Country Listing

Turkey Table of Contents



Population: (1994) Turkish government figure 61.2 million, growing at 2.1 percent a year.

Languages and Ethnic Groups: Turkish, official language, spoken by most citizens; mother tongue of about 82 percent. Kurdish spoken by roughly 17 percent of population. Arabic and Caucasian languages spoken by small minority groups. Turks constitute at least 80 percent of population; Kurds form at least 10 percent. Other minorities include Arabs, people from Caucasus countries, Dönme, Greeks, and Jews.

Religion: About 99 percent nominally Muslim, of whom about 66 percent Sunni Muslims, and about 33 percent Alevi (Shia) Muslims. Constitution proclaims Turkey secular nation.

Education: Steadily increasing enrollments in tuition-free schools, universities, and numerous technical institutes. Attendance compulsory at five-year primary schools and three-year middle schools. Middle and high schools offer academic, technical, and vocational education. Twenty-seven public universities form core of higher education system. In 1990 literacy above 81 percent for people over fifteen years of age.

Health: Inadequate sewer systems in some urban areas and poor water supplies in many villages pose continuing health threats, but major infectious diseases under control. Life expectancy (1992): males, sixty-eight years; females, seventy-two years; infant mortality fifty-five per 1,000 births.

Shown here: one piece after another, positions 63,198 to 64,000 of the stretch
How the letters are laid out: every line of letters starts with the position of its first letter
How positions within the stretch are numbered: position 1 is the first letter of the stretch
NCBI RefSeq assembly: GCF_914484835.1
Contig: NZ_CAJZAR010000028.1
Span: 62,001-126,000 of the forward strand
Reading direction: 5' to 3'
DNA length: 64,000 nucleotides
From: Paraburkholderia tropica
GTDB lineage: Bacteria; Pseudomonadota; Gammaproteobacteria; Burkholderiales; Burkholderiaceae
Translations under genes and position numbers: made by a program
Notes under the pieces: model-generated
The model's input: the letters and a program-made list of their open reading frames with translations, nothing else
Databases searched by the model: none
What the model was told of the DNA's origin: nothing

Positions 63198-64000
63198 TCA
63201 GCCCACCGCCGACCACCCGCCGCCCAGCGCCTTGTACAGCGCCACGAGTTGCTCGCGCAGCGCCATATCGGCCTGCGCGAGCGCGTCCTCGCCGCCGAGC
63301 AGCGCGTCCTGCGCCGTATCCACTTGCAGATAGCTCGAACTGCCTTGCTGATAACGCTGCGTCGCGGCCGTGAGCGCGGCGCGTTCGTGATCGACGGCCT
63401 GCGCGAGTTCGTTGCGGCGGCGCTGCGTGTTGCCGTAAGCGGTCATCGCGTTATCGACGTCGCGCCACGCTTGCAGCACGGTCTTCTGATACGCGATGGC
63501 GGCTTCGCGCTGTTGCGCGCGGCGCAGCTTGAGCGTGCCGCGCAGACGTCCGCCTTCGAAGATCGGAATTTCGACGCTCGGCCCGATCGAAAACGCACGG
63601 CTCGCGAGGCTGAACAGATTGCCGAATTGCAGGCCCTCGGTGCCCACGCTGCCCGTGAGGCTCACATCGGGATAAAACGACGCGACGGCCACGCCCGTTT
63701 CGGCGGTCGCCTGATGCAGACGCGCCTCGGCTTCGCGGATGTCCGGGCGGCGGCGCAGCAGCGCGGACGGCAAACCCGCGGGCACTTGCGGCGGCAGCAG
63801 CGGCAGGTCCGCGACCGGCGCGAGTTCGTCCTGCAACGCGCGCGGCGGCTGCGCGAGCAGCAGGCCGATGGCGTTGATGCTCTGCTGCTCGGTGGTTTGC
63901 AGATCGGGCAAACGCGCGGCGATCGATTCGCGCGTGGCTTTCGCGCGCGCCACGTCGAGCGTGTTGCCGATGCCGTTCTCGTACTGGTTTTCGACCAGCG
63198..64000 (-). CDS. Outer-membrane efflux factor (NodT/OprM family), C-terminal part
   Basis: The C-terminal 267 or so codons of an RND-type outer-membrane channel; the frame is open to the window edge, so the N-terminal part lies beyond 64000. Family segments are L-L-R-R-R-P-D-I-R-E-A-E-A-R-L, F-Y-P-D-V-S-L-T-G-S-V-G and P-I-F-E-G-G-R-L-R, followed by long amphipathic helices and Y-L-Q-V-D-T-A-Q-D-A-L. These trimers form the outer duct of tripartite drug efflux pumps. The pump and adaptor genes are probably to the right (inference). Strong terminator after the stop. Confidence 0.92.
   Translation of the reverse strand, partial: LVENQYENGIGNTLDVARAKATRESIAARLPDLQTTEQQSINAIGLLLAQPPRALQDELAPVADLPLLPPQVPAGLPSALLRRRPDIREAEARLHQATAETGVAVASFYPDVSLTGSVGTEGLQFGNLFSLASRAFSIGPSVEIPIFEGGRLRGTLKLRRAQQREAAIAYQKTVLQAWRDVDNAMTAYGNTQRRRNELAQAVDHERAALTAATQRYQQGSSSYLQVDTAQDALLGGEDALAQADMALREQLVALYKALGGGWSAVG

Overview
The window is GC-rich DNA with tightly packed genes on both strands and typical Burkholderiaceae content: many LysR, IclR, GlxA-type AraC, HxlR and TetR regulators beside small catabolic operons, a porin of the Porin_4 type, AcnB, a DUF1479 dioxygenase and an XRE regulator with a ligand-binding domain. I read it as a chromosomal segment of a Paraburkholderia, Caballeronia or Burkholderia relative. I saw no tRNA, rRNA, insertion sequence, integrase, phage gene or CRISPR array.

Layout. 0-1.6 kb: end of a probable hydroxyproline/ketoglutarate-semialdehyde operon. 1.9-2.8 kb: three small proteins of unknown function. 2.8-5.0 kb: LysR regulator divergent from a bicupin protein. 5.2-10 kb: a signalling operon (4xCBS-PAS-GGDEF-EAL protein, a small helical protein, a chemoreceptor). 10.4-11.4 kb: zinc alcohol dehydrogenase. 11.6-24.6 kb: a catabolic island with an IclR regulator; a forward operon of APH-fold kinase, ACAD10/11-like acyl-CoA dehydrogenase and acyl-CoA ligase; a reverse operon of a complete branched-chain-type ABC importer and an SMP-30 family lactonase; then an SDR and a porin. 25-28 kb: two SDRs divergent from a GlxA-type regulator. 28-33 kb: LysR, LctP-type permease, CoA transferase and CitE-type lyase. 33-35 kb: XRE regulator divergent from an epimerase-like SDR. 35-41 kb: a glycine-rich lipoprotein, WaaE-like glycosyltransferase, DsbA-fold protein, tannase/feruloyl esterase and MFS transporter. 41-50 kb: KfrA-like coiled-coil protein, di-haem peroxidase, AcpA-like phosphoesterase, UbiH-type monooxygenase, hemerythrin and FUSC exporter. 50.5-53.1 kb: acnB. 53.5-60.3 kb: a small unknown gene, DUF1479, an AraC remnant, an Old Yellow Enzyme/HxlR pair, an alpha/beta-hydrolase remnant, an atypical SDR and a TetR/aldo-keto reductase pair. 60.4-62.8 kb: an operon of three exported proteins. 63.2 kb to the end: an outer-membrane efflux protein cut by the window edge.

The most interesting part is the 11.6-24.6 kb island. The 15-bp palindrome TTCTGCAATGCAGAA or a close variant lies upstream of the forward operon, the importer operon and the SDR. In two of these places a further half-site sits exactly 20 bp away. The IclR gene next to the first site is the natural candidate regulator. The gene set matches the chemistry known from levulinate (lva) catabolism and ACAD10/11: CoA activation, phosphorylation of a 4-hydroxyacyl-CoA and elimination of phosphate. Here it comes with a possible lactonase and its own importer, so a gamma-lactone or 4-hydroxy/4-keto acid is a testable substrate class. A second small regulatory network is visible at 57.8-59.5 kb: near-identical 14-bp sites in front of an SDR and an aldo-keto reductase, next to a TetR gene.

Gross Domestic Product (GDP): US$312.4 billion in 1993 (US$5,000 per capita). Economy gradually being liberalized and industrialized; real growth averaged 7.3 percent in 1993.

Agriculture: Less than 15 percent of GDP in 1993 but remains crucial sector of the economy, providing more than 50 percent of employment, most raw materials for industry, and 15 percent of exports. Wheat and barley main crops; cotton, sugar beets, hazelnuts, and tobacco major cash crops. Livestock production extensive and growing. Valuable forest areas poorly managed; fisheries underdeveloped.

Industry: Major growth sector contributing more than 30 percent of GDP in 1993, employing 33 percent of labor force. Food processing and textiles major industries; basic metals, chemicals, and petrochemicals well established.

Imports: US$29.4 billion in 1993. Main imports included machinery and equipment, 60 percent; petroleum, 8.5 percent; and foodstuffs, 4 percent.

Exports: US$15.3 billion in 1993, consisting of manufactured goods (mainly textiles and processed leather products), 70 percent; foodstuffs, 20 percent; mineral products, 4 percent.

Major Trading Partners: Industrialized countries, especially members of European Union, United States, Russia, and Saudi Arabia.

Balance of Payments: In 1993-94 Turkey experienced its fourth major balance of payments crisis in last forty years. Domestic fiscal policy and International Monetary Fund (IMF) helped reduce imports in 1994. Trade deficit was US$4.8 billion in 1994. Soaring imports during first seven months of 1995 pushed trade deficit up to US$6 billion.

General Economic Conditions: In 1995 economy grew during first nine months; inflation became more severe. December 1995 elections important for fiscal stability.

Currency and Exchange Rate: 1 Turkish lira (TL) = 100 kurus; (August 31, 1995) US$1.00 = TL47,963.00.

Data as of January 1995